I miss you. I long for the day when we will share the Eucharist in our beautiful church. In the mean time, let us trust that the slow work God has begun in us will indeed be brought to completion, making of us an evermore beautiful offering of “the body and the blood, the soul and divinity of the eternal Father’s dearly beloved son, our Lord, Jesus Christ, in atonement for our sins and those of the whole world (Chaplet of Divine Mercy).”

We will continue our Procession with the Blessed Sacrament this evening (Friday) at 6:00. We will travel east on Delor, north on Spring, west on Osceola, south on 39th, east on Taft, south on Spring and west on Delor back to the Grotto. Behold the Lamb of God who takes away the sins of the world.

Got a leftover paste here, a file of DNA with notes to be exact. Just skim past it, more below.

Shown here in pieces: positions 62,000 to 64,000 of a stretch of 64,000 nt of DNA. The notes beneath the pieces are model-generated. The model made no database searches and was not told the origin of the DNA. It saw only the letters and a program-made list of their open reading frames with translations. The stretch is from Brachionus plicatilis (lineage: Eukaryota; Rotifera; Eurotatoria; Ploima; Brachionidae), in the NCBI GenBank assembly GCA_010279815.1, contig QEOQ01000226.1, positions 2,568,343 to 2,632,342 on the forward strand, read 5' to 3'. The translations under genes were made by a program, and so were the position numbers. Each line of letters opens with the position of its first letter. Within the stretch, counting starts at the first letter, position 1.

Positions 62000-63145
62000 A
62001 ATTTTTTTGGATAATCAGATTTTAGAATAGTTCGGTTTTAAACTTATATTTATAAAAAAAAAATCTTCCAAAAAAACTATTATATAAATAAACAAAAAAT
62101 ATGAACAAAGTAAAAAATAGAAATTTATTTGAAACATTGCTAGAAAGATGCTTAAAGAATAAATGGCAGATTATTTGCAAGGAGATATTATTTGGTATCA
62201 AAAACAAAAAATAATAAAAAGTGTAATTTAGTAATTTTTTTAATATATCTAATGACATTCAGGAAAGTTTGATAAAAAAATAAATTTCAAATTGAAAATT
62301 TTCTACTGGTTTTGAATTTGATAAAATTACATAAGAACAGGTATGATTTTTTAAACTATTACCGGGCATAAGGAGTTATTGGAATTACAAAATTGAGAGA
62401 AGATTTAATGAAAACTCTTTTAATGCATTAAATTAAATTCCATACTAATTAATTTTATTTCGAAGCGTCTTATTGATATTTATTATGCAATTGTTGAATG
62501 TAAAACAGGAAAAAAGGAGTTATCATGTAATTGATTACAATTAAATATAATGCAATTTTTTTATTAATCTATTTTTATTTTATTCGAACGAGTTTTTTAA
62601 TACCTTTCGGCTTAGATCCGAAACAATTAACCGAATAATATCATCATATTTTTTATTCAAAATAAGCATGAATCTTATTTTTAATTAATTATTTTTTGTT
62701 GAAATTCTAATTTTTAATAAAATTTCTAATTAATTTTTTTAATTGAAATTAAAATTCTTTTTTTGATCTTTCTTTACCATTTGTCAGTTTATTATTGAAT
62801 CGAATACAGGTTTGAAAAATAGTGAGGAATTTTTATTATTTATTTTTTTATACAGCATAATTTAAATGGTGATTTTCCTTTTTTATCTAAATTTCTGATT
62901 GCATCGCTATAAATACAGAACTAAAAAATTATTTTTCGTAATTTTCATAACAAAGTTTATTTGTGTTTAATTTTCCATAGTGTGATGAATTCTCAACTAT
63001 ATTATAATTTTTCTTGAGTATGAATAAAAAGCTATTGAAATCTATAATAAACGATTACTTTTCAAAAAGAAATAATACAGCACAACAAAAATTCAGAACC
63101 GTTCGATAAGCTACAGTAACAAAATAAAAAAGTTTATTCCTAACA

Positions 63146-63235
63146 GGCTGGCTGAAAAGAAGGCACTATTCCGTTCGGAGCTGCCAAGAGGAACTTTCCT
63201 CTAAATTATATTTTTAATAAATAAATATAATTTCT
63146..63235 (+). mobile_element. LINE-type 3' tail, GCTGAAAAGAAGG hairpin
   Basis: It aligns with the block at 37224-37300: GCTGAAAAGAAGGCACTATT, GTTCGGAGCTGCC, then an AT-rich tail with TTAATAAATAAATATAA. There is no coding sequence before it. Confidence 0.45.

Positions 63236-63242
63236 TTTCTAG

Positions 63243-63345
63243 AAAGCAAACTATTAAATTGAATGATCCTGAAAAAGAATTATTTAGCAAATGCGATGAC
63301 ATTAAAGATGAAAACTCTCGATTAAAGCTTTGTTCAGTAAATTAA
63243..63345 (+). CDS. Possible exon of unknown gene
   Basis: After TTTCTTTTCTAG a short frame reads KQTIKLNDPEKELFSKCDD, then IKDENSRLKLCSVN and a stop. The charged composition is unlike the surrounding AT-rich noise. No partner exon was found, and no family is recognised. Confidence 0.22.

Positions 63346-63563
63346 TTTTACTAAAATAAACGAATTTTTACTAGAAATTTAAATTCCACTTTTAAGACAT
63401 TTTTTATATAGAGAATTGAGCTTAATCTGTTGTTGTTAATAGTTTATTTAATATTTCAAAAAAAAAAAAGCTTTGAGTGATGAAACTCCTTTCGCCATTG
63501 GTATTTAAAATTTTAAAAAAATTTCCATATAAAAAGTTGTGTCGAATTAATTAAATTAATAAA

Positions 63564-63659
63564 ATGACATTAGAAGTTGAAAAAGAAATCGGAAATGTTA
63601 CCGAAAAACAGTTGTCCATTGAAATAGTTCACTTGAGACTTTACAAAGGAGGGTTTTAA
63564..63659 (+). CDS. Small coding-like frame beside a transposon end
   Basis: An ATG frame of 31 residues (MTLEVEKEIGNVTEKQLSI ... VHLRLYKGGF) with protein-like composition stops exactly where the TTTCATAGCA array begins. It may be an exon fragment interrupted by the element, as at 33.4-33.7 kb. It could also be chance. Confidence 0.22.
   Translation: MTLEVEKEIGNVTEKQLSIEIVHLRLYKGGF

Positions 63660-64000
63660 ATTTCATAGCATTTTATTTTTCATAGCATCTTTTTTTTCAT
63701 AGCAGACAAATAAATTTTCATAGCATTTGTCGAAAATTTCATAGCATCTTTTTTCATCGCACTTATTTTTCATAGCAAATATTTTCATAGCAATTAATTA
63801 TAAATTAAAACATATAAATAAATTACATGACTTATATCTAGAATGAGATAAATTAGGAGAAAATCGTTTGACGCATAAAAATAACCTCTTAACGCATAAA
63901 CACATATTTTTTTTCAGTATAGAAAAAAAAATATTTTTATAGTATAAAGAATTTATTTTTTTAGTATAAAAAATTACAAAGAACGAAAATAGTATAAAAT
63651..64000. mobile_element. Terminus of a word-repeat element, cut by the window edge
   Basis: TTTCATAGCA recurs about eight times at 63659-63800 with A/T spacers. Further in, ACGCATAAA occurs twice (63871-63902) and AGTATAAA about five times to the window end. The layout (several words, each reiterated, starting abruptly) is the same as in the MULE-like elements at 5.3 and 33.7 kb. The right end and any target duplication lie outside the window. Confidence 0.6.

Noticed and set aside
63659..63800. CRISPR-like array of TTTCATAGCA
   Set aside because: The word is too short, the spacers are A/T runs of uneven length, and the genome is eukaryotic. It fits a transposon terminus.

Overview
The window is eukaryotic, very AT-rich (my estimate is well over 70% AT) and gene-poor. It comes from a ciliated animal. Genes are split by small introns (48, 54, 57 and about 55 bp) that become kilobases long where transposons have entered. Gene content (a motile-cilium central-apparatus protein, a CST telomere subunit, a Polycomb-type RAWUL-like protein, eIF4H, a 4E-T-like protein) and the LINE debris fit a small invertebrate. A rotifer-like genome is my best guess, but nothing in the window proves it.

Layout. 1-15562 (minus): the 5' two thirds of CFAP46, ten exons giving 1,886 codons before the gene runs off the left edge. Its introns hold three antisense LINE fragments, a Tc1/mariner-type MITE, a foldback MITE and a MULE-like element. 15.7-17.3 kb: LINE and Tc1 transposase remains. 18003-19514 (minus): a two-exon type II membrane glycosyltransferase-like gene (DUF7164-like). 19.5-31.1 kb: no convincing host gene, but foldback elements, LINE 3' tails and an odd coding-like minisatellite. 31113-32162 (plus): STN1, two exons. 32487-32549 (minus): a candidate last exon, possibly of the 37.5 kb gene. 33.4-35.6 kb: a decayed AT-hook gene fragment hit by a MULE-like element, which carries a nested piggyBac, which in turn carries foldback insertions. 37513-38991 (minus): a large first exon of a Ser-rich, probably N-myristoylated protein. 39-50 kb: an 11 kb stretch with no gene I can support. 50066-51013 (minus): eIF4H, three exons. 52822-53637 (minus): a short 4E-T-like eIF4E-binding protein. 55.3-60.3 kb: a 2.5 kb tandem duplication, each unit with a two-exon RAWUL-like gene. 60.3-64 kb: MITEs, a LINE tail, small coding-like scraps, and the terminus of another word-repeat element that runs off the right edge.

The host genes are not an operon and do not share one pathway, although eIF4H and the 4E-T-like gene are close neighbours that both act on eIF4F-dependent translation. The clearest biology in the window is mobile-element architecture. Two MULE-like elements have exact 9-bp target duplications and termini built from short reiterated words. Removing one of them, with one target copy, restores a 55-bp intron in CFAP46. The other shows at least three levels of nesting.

Feast of Divine Mercy

He is risen as He said, alleluia! God bless all of you this Easter. The truth of the Easter Glory dwells in you. The very spirit of the Risen Christ dwells in you. While we long to celebrate God’s love in the assembly in our beautiful Church of St. John the Baptist, let us be consoled by God’s love welling up within us. Our sacrifice now is giving life to the world. As we approach Divine Mercy Sunday, let us also trust God’s mercy flowing through us to the ends of the earth.

For those who are able, please know that I will be in Church hearing confessions on Sundays, Mondays, Wednesdays and Fridays, from 6:30-8:00 am. In addition I will hear confessions on Divine Mercy Sunday, April 19, beginning at 12:30 until all have been heard. God bless you with growing faith in Resurrection Life. Behold the Lamb who takes away the sins of the world.

We also have this memo from the Archdiocese regarding plenary indulgences established for the Feast of Divine Mercy: